Good to see you again, Jack.
    (And BTW, I love your new avatar!)

  3. datmama4 says:

    I love the author-reader relationship when the author is a real person. I can’t tolerate it when people are so busy selling themselves that they ignore the opportunity to develop a relationship with individuals. I’ve seen both extremes of great and horrific on Goodreads (as I’m sure you have) and it astounds me.

    Glad to get back to your blog again!

    • elletodd says:

      Glad to have you here, Lynda!

      I think impatience gets to a lot of writers. They want to publish NOW! and sell NOW! and get a thousand reviews NOW! It’s hard to accept that there really isn’t a rush, that building a readership takes time, and too much of a good thing just isn’t a good thing anymore.

  4. Edward M Wolfe says:

    Nice article, Elle.

    I think a simple rule on Goodreads is to be a writer in a writer group, and be a reader in a reader group. Try as much as possible to keep the two separate. Let your fans comment on your blog, or find you elsewhere. We should be seen and not heard – unless spoken to.

    • elletodd says:

      That’s good advice, Edward. I struggle so with the author/reader role that I almost never speak as the latter anymore, but there is a time and place that it’s acceptable. Writers just have to remember where!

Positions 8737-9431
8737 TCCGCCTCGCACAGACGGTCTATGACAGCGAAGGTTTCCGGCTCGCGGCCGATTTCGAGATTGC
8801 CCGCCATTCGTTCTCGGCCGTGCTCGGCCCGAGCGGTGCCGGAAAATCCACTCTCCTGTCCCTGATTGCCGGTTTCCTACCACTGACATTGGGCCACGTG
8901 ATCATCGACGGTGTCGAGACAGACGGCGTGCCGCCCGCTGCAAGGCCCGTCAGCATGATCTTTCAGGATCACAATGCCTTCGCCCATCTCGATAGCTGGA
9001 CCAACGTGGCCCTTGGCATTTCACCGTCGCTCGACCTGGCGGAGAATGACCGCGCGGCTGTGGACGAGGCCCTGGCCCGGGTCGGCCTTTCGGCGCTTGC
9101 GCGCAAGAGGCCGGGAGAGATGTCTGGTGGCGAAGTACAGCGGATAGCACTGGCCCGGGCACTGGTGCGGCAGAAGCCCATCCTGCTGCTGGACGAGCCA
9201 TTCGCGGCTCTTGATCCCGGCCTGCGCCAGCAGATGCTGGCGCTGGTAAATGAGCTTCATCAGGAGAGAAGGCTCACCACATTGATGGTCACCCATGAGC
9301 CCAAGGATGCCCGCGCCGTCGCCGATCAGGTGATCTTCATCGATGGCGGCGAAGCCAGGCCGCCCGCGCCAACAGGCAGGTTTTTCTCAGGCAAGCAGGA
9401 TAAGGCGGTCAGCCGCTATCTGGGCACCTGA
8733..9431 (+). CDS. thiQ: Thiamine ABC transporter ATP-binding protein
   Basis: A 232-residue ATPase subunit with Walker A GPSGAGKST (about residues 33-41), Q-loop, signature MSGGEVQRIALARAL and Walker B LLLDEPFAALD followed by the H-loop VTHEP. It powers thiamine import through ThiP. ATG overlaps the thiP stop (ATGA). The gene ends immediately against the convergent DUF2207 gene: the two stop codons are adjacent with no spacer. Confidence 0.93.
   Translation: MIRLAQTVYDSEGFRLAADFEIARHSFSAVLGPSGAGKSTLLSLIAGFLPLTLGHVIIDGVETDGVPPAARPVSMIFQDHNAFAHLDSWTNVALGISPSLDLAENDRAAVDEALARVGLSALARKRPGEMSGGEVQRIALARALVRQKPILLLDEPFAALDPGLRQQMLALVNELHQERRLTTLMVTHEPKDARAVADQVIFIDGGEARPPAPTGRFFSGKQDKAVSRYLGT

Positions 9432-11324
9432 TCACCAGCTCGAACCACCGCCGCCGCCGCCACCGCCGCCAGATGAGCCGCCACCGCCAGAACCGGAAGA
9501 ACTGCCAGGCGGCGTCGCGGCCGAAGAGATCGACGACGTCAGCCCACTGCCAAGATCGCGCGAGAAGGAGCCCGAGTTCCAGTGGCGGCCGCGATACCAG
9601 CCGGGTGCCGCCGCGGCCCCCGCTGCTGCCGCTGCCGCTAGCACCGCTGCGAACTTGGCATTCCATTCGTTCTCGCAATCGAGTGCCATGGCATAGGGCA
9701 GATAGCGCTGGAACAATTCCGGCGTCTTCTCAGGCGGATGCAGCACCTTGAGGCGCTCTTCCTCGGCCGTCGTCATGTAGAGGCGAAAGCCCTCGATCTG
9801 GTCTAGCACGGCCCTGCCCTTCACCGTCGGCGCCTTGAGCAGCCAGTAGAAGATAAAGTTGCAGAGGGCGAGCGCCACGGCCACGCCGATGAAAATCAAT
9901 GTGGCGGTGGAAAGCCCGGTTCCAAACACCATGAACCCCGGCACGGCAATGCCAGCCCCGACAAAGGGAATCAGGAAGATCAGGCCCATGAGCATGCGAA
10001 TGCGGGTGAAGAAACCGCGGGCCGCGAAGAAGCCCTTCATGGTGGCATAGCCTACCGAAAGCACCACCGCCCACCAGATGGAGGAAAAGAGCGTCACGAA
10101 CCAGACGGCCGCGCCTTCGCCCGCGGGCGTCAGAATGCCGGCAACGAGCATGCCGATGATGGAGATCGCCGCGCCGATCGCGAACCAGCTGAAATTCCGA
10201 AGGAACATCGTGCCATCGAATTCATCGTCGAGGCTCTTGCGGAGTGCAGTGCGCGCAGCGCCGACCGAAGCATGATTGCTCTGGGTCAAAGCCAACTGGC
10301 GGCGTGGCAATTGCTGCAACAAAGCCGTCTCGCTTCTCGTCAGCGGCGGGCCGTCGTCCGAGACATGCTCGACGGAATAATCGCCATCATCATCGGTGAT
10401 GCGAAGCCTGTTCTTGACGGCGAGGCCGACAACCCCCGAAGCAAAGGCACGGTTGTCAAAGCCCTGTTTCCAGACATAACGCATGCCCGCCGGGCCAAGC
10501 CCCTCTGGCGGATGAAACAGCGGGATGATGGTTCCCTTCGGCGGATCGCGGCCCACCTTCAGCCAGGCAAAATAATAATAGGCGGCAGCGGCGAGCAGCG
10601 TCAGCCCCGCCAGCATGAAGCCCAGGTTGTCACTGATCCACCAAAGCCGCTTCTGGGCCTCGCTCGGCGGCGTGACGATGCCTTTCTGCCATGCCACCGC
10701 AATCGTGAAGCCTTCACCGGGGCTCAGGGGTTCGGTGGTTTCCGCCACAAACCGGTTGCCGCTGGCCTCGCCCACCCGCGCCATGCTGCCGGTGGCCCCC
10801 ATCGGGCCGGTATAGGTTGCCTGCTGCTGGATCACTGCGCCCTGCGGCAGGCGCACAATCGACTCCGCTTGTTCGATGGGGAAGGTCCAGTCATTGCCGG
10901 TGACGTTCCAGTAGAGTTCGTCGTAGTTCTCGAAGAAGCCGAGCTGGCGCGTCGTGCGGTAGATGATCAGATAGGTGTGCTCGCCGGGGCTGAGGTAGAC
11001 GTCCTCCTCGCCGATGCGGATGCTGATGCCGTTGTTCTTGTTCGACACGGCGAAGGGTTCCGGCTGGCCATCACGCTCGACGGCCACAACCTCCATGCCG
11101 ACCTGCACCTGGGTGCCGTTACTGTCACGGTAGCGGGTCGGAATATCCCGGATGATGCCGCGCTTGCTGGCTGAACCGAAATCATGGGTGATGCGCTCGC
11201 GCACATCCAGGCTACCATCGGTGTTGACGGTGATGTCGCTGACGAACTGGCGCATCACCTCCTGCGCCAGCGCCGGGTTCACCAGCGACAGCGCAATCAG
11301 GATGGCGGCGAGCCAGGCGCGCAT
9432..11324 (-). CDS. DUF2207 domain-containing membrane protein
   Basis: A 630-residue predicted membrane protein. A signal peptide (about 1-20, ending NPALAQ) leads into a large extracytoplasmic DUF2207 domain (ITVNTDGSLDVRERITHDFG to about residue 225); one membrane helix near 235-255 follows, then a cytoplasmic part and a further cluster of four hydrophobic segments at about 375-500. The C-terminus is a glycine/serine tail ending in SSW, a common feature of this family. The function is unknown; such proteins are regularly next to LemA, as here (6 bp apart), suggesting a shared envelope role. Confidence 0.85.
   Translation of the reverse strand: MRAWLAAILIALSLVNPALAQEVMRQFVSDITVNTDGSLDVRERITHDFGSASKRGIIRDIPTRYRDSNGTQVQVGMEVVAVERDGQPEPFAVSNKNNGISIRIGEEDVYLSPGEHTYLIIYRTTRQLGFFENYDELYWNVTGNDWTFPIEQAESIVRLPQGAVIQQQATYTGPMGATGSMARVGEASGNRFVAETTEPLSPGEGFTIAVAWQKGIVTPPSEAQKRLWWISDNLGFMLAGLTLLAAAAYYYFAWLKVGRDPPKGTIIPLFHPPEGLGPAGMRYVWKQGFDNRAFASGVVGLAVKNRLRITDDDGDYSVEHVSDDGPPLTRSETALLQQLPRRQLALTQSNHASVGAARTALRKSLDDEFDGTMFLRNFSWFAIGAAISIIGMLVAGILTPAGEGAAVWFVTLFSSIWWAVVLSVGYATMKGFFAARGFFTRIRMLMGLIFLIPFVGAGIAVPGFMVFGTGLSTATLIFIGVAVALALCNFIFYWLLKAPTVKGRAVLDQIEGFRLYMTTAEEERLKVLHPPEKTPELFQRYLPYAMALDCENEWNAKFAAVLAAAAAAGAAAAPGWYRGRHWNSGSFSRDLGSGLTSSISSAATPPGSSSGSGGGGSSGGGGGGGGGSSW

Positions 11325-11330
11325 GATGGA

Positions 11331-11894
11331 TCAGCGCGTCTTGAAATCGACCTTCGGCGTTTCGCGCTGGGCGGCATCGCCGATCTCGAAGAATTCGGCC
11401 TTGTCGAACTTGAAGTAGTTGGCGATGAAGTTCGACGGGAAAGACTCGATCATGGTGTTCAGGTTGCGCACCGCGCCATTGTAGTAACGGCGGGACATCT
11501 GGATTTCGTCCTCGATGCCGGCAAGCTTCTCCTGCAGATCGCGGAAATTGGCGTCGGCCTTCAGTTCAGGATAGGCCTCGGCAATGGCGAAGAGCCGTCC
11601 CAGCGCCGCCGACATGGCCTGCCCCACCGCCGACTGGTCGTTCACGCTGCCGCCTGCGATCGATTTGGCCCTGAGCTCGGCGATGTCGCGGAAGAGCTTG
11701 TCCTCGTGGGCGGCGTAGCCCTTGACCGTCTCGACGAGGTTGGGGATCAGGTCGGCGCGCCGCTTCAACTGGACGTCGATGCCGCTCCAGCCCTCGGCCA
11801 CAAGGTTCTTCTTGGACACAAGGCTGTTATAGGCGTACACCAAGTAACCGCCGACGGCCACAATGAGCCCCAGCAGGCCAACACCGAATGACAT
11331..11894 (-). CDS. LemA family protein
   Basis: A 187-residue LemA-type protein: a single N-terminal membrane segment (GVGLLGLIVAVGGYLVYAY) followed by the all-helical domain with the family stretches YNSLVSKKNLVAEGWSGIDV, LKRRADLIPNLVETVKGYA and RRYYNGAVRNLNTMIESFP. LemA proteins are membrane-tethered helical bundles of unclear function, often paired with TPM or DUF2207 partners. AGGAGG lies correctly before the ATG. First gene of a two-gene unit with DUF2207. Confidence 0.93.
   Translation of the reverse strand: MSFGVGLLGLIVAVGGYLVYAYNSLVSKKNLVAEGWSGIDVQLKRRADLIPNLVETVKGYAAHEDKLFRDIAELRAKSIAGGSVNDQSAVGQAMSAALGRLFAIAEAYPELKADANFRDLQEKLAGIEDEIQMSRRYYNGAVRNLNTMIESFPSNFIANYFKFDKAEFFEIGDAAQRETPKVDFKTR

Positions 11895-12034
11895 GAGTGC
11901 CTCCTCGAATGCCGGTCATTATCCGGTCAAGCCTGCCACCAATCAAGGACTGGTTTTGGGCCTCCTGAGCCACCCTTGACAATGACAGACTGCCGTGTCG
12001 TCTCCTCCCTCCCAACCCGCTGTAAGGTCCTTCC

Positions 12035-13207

5. Hi, Elle!

    Thoughtful blog post, as usual.

    I participated in that discussion, relating my own experiences. As I mentioned on GoodReads:
    “I think the relationship between authors and readers should be as they should be between any human being: mutually respectful and appreciative.

    I enjoy getting letters/emails from readers, so I always answer them, even if it’s just to thank them. I also try to answer any questions they have, unless their questions are about what’s going to happen with the characters in future publications.

    Most communications I’ve had with readers up till now have been pleasant, informative and interesting. From the reader perspective, I’ve had wonderful conversations with authors.”

    I met some readers who were coming to Amsterdam and had some great discussions over coffee. I treasure those meetings, I’m still in awe that I have ‘fans’, and I don’t think I’ll ever take that for granted. I do think that the initiative should lie with the readers, though.

    • elletodd says:

      Good to hear from you! I think I did see your comments on that post. You always seem to maintain a very level head in even the most explosive of discussions.